By CHRIS COLEMAN
St. Paul, Minn. (May 27, 2010) – The oil spill puts illogic of dismantling “big government” in perspective.
The disaster along the Gulf Coast is one of the greatest environmental calamities ever witnessed. It is time for those responsible for stopping the uncontained flow of oil into our fragile eco-system – whether it is BP, the Coast Guard or whomever – to step up and take immediate action.
My heart goes out to the people of Louisiana and the entire region who, after making great progress recovering from Hurricane Katrina, are now faced with trying to rebuild shattered lives once again.
Having said that, I found the pleas of Louisiana Gov. Bobby Jindal a bit ironic as he demanded immediate and extensive federal action to address this oil spill. Not because I don’t believe that Washington needs to do more. In fact, every state and every country should offer to send help to the Gulf Coast.
But I couldn’t help recalling an earlier speech that Jindal gave, in response to President Obama’s State of the Union speech in 2009. In what has become widely mocked as the governor’s failed inaugural appearance on the national stage, Jindal suggested that Democrats in Congress have misplaced “their hope in the federal government.”
Stating that it was simply a “fundamental disagreement about the proper role of government,” he suggested that Republicans were the ones who placed their faith in “the American people.” He strongly opposed increased dependence on government, and suggested that the way to “strengthen our country is to restrain spending in Washington, to empower individuals and small businesses to grow our economy and to create jobs… You elected Republicans to champion limited government, fiscal discipline and personal responsibility.”
Now, in the wake of this disaster, Jindal is calling for help from the National Guard, federal assistance for state fisherman, more booms, oil skimmers, vacuums and barges – all presumably supplied by the federal government.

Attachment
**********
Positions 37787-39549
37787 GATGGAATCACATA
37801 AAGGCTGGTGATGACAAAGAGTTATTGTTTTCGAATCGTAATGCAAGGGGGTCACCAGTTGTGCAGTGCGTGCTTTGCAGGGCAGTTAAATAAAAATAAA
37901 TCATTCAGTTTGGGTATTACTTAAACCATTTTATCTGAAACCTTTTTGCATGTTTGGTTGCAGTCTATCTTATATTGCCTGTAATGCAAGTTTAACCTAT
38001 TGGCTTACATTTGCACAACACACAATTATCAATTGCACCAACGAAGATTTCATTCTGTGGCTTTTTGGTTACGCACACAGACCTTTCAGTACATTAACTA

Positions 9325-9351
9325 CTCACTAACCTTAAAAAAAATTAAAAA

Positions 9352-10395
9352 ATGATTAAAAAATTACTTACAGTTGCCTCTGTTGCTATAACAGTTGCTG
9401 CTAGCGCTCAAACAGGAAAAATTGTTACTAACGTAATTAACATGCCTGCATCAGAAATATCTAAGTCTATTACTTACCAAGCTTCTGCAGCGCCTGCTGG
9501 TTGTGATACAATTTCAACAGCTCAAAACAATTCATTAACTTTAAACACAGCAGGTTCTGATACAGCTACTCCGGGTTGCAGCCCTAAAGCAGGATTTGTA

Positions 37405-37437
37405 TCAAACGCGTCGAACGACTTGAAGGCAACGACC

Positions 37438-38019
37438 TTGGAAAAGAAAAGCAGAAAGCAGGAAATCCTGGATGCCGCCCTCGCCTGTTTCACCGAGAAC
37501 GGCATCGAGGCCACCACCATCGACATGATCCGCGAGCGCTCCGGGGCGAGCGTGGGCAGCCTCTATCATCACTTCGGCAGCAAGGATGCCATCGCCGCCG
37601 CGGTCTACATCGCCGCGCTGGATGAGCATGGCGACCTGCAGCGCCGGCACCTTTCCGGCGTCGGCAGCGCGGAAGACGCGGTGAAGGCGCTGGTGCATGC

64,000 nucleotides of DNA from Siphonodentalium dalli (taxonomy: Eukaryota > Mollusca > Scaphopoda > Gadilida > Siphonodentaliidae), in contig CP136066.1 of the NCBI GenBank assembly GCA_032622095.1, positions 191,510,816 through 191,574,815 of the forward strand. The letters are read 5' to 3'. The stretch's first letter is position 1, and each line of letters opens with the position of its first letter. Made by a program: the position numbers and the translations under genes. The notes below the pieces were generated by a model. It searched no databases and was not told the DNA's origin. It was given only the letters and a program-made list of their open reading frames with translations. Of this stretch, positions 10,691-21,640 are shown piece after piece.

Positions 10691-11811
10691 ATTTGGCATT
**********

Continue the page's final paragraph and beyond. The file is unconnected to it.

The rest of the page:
Again, to be clear, I believe that all of those things should be provided post haste. But government isn’t simply a switch that can be turned on and off whenever one wishes to add light to a darkening room. Nor should it be available when I need it but not when others seek assistance.
The myth perpetrated by governors (including one right here in Minnesota) and Tea Party members alike is that salvation will be found in dismantling “big government” and empowering average folks to control their own destinies. The problem with that thinking is easier to see now, when the government’s failure to appropriately regulate offshore drilling or respond to an emergency is clearly visible.
In these moments, where working families lose everything and our planet is put at unnecessary risk, we see people taking advantage of downsized government.
Gov. Jindal stated: “We’ve been frustrated with the disjointed effort to date that has too often meant too little, too late for the oil hitting our coast.”
Amen. I hope he thinks about that the next time he stands in the national spotlight and declares that those of us who don’t see government as the enemy are part of the problem.
I have never believed that government is the solution to all of our problems, but it has to be there when we need it. When we pick up the phone to dial 911, we shouldn’t have to think about whether the government has the ability to respond. It must always be there to stand with us in our time of need. And regardless of rhetoric or political strife, we can all agree that we need to do better for Louisiana in theirs.
Chris Coleman, a DFL party member, is a Mayor of the City of St. Paul, Minnesota.